(CNS News) -- When asked whether the Biden administration should work with Facebook to suppress postings it considers vaccine misinformation, Sen. Chris Coons (D-Del.) said social media platforms should “lean farther in” by “taking off their platforms things that are demonstrably false.”
At the U.S. Capitol on Tuesday, CNS News asked the senator, “Should the Biden administration work with Facebook to suppress postings it considers to be vaccine misinformation.”
Sen. Coons said, “That’s a fascinating framing for the question. So, President Biden has repeatedly, publicly reinforced the calls from the surgeon general for social media platforms to be more responsible in terms of policing -- policing is the wrong word -- in terms of ensuring that in the midst of a public health challenge, this ongoing pandemic, folks aren’t being misled by demonstrably untrue content.”
CNS News asked again, “So, you do believe that the Biden administration should be working with Facebook?”
“You used the word ‘suppress,” he said.
“Yes,” said CNS News.
“Look, I think social media platforms make decisions every day about what content they consider to violate their standards and what doesn’t,” Senator Coons said.
“I would hope social media platforms in the middle of an ongoing global pandemic would be responsible about what they think is important for people to know and be – lean farther in towards taking off their platforms things that are demonstrably false,” he said.
President Joe Biden was asked on Friday, July 16, about social media platforms like Facebook and the alleged spread of COVID-19 vaccine misinformation.
“They’re killing people,” Biden claimed. “The only pandemic we have is among the unvaccinated, and they’re killing people.”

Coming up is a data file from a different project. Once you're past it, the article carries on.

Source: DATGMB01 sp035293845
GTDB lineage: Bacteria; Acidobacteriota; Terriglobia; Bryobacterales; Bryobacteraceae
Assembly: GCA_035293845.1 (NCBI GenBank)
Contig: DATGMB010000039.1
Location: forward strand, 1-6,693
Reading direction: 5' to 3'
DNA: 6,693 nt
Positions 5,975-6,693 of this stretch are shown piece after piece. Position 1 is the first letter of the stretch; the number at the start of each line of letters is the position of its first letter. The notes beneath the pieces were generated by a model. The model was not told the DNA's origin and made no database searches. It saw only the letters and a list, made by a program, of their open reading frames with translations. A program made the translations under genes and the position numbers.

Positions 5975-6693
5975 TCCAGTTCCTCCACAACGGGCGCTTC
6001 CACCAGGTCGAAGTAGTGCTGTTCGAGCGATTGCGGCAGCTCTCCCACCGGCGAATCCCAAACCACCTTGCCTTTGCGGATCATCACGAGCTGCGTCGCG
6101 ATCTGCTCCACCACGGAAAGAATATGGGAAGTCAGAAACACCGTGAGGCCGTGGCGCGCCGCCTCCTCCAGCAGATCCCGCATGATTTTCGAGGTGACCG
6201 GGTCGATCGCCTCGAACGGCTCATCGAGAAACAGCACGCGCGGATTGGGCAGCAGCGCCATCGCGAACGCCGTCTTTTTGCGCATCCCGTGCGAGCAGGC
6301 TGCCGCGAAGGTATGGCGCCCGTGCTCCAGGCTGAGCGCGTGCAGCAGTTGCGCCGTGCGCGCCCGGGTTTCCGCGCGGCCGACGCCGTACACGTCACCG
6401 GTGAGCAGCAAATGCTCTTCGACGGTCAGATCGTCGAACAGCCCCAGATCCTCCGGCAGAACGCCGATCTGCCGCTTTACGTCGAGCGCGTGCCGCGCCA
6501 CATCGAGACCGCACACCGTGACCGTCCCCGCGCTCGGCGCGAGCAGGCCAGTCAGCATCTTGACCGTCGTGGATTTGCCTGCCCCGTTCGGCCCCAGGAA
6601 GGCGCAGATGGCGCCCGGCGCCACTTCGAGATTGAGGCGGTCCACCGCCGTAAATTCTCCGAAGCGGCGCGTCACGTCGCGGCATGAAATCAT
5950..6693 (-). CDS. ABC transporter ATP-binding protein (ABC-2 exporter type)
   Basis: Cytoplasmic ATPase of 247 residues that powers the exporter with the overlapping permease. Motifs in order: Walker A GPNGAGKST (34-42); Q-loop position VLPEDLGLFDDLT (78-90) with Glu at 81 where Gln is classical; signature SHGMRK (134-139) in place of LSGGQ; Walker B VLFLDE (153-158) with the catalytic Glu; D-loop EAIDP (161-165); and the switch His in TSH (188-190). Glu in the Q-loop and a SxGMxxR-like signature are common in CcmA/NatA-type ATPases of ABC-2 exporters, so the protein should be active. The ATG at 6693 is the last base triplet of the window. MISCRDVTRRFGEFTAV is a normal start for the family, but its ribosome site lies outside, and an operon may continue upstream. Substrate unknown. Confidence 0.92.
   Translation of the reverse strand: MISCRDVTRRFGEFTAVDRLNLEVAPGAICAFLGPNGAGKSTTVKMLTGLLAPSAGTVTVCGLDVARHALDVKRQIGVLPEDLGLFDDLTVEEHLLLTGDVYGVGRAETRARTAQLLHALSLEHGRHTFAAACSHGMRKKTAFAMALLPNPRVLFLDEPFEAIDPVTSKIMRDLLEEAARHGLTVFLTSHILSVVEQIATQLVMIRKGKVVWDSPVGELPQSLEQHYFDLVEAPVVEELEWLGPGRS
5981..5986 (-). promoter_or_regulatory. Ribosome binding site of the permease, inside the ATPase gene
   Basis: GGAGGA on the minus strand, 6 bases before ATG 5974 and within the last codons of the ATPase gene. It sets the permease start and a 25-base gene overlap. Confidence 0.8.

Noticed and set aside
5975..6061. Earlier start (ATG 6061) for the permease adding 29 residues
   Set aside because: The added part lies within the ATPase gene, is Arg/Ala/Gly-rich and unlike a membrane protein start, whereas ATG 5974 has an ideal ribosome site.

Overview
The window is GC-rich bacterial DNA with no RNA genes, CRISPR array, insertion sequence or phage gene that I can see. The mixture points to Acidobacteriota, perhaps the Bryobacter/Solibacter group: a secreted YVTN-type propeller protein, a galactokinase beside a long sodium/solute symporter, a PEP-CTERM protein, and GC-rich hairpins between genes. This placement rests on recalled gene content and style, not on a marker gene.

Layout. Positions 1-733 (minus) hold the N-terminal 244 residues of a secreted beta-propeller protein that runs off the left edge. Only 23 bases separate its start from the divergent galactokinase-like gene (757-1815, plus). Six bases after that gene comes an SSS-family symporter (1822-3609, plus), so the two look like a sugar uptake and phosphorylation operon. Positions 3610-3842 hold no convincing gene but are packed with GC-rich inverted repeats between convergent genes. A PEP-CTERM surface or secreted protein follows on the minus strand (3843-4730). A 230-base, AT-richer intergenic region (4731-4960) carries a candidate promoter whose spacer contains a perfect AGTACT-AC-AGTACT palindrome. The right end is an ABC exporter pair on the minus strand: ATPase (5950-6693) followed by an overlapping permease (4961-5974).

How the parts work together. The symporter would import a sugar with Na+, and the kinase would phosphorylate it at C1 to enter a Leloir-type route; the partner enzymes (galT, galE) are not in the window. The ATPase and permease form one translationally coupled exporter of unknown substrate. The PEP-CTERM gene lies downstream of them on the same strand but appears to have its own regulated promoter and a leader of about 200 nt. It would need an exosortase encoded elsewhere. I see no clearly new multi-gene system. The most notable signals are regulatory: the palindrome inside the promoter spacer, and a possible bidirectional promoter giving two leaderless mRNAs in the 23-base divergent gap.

White House Press Secretary Jen Psaki told CNS News during her press conference on Monday that the White House has “not asked Facebook to block any individual posts,” but the Biden administration “certainly raised where we have concerns about information that’s inaccurate, that is traveling out there in whatever platform it’s traveling on.”
On July16, Psaki said the administration is “in regular touch with these social media platforms, and those engagements typically happen through members of our senior staff, but also members of our COVID-19 team, given, as [U.S. Surgeon General] Dr. Murthy conveyed, this is a big issue of misinformation, specifically on the pandemic.”
As the federal government, she said, “We’ve increased disinformation research and tracking within the Surgeon General’s office. We’re flagging problematic posts for Facebook that spread disinformation.”
“You shouldn’t be banned from one platform and not others, uh – if you – for providing misinformation out there,” said Psaki.
Rep. Thomas Massie (R-Ky.) responded to her comments by stating on Twitter, “Her statement makes it abundantly clear they want people banned for simply disagreeing with the government’s pre-approved narrative.”
Wait, I thought they were to be banned for violating terms of service. Aren’t terms of service different for different platforms?— Thomas Massie (@RepThomasMassie) July 16, 2021
Her statement makes it abundantly clear they want people banned for simply disagreeing with the government’s pre-approved narrative. https://t.co/3Yjo9314cW